My trademark move is to punctuate an outfit with accessories and garments in unobvious ways (A necklace can double as a chain belt, a sock will transform a loafer into a boot, a pair of pajama pants might tie around the And Into Scotland I Go To Lose My Mind And Find My Soul Shirt in other words I will buy this waist to cinch a dress, a bandana may serve as a turtleneck, and so on and so forth). A Comme des Garçons navy blue coat of my mom’s, circa 1990, that I found in the attic. When I was young, I would spend hours combing through the mountainous jumble of boxes in the attic to dig up old gems of my mom’s.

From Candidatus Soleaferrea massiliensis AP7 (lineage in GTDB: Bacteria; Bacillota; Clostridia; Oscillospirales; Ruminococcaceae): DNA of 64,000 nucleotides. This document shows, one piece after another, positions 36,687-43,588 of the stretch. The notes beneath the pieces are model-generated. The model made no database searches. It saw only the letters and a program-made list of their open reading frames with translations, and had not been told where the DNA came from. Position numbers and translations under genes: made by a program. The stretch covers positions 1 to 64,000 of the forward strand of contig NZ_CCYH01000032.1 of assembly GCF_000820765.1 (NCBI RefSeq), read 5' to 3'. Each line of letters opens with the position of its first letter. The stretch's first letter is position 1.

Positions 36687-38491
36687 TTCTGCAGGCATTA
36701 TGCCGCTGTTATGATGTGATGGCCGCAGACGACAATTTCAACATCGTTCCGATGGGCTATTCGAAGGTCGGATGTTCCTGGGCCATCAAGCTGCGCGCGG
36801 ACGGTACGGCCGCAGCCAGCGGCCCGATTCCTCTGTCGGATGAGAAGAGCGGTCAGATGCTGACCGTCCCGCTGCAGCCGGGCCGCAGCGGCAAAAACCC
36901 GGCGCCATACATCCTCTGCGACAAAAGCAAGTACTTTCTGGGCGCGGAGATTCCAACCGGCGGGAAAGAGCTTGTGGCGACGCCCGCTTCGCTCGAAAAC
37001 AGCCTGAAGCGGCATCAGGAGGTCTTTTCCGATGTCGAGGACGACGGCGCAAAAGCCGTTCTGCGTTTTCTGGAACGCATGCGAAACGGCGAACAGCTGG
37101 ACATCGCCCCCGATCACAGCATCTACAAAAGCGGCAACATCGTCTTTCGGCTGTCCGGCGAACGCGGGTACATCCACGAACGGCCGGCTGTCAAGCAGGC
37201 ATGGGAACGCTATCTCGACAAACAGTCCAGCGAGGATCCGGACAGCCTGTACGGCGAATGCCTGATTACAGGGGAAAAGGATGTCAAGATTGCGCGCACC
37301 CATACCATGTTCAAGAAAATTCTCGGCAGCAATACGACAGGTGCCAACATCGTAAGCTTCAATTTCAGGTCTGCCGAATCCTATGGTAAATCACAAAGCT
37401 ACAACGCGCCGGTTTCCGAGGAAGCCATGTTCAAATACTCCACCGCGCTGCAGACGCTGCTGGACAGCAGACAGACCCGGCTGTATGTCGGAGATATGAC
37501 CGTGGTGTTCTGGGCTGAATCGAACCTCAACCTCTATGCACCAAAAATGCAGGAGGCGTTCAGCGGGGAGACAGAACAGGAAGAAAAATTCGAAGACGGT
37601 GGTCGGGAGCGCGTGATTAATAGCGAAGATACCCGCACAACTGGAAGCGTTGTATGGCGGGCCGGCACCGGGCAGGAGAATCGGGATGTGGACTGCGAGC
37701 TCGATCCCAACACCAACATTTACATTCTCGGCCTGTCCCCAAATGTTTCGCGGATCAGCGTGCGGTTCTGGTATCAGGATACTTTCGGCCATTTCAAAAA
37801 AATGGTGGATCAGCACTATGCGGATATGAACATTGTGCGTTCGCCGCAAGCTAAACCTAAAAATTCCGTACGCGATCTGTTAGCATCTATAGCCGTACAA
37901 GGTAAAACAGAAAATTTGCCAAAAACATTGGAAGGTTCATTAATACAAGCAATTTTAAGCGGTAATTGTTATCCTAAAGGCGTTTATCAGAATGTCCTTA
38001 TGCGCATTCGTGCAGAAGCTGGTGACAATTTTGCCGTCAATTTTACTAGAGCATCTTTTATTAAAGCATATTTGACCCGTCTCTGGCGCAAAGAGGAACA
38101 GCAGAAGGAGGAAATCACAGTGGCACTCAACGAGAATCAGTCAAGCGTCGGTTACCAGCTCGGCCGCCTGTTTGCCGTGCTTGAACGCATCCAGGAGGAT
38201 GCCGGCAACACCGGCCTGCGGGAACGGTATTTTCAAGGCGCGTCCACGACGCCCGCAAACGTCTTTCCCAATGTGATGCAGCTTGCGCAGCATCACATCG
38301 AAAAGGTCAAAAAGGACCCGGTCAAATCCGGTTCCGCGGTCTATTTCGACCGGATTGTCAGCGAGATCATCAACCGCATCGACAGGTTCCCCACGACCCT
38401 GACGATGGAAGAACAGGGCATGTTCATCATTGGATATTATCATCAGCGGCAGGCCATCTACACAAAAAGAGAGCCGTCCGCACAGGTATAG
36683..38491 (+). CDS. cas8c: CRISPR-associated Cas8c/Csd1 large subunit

Shortly after I started working at Vogue, during a routine attic rummage session while home for Christmas break, I unearthed this magnificent navy wool Comme des Garçons coat bought at the And Into Scotland I Go To Lose My Mind And Find My Soul Shirt in other words I will buy this legendary Oval Room at Dayton’s department store, which has long since closed. The coat quickly became very special to me, and it is certainly the most prized item in my wardrobe—both for its design and for what it represents. When I wear it, I am reminded of my mom, working in fashion when she was hardly older than I am now, living in it as a young mother until the lining frayed and the hem came loose. I love its timelessness. She picked it out two decades ago and that it still feels just as chic and relevant today.